NS-STEALER uses Discord Bots to exfiltrate your secrets from popular browsers

NS-STEALER uses Discord Bots to exfiltrate your secrets from popular browsers

Cybersecurity researchers have discovered a new Java-based ‘advanced’ information thief that uses a Discord bot to exfiltrate sensitive data from compromised hosts.

The malware, called NS-STEALERis distributed via ZIP archives masquerading as cracked software, says Trellix security researcher Gurumoorthi Ramanathan said in an analysis published last week.

The ZIP file contains a rogue Windows shortcut file (“Loader GAYve”), which acts as a conduit to deploy a malicious JAR file that first creates a folder named “NS-<11-digit_random_number>” to store the collected data.

In this folder, the malware then stores screenshots, cookies, login and autofill data stolen from more than twenty web browsers, system information, a list of installed programs, Discord tokens, Steam and Telegram session data. The captured information is then exfiltrated into a Discord Bot channel.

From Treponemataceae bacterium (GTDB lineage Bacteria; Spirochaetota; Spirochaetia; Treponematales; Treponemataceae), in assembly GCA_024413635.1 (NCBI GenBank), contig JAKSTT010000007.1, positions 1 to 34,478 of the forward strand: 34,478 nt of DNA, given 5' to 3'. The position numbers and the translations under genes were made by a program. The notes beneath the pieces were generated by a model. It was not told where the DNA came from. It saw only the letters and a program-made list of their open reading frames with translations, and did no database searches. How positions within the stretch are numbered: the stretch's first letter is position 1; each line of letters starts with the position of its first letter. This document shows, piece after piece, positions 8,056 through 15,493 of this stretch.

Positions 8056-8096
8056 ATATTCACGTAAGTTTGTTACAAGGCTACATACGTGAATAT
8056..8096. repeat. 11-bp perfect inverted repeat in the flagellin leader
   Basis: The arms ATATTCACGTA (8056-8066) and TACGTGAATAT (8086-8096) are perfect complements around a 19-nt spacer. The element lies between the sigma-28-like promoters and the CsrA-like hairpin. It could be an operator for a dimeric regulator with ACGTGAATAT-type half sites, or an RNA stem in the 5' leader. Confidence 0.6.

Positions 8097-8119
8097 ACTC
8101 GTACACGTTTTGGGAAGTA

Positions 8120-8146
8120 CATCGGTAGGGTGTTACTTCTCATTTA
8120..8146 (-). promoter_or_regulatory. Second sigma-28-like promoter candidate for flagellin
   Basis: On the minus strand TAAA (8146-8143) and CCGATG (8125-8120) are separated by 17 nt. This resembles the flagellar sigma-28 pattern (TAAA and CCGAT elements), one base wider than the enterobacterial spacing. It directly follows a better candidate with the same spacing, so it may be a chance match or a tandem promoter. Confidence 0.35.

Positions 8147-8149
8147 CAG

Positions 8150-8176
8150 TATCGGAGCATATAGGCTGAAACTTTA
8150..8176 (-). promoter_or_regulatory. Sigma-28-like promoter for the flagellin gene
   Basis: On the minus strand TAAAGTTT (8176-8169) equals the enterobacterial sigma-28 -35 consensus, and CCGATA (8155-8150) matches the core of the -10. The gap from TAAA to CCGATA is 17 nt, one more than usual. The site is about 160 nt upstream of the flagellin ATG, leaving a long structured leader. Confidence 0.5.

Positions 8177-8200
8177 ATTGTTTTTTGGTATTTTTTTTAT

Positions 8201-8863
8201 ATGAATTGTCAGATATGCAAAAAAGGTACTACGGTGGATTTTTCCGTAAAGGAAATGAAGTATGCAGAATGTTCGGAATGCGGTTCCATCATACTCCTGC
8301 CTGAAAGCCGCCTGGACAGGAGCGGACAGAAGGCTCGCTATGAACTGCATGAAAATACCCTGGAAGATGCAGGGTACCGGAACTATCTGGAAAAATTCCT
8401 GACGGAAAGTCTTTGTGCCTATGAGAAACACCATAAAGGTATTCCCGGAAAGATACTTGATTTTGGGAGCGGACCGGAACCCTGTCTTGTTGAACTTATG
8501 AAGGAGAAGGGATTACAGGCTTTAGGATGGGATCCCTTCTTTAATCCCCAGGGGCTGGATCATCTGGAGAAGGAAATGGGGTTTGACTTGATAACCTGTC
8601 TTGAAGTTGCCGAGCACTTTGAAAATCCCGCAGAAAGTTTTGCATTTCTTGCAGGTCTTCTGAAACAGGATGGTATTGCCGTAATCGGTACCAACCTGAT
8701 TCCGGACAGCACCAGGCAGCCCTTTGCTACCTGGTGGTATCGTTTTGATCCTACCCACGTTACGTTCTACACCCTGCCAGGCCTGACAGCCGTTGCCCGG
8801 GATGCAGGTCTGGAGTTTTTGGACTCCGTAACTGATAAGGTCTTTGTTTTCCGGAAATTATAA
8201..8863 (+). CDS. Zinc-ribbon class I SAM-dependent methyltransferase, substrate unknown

“Given its highly advanced feature of collecting sensitive information and using X509Certificate to support authentication, this malware can quickly steal information from the victim systems with [Java Runtime Environment]said Ramanathan.

“The Discord bot channel as an EventListener for receiving exfiltrated data is also cost-effective.”

The development comes as the threat actors behind the Chaes malware (also known as Chae$) have released an update (version 4.1) for the information stealer with improvements to the Chronod module, which is responsible for stealing credentials that are entered into web browsers and intercepting crypto transactions. .

Infection chains that spread the malware, per Morphisecuse legal-themed email lures written in Portuguese to trick recipients into clicking on fake links to deploy a malicious installer to activate Chae$ 4.1.

But in an interesting twist, the developers also left messages for security researcher Arnold Osipov – who has analyzed Chaes extensively in the past – expressing their gratitude for their help in improving their ‘software’ directly in the source code.



#NSSTEALER #Discord #Bots #exfiltrate #secrets #popular #browsers

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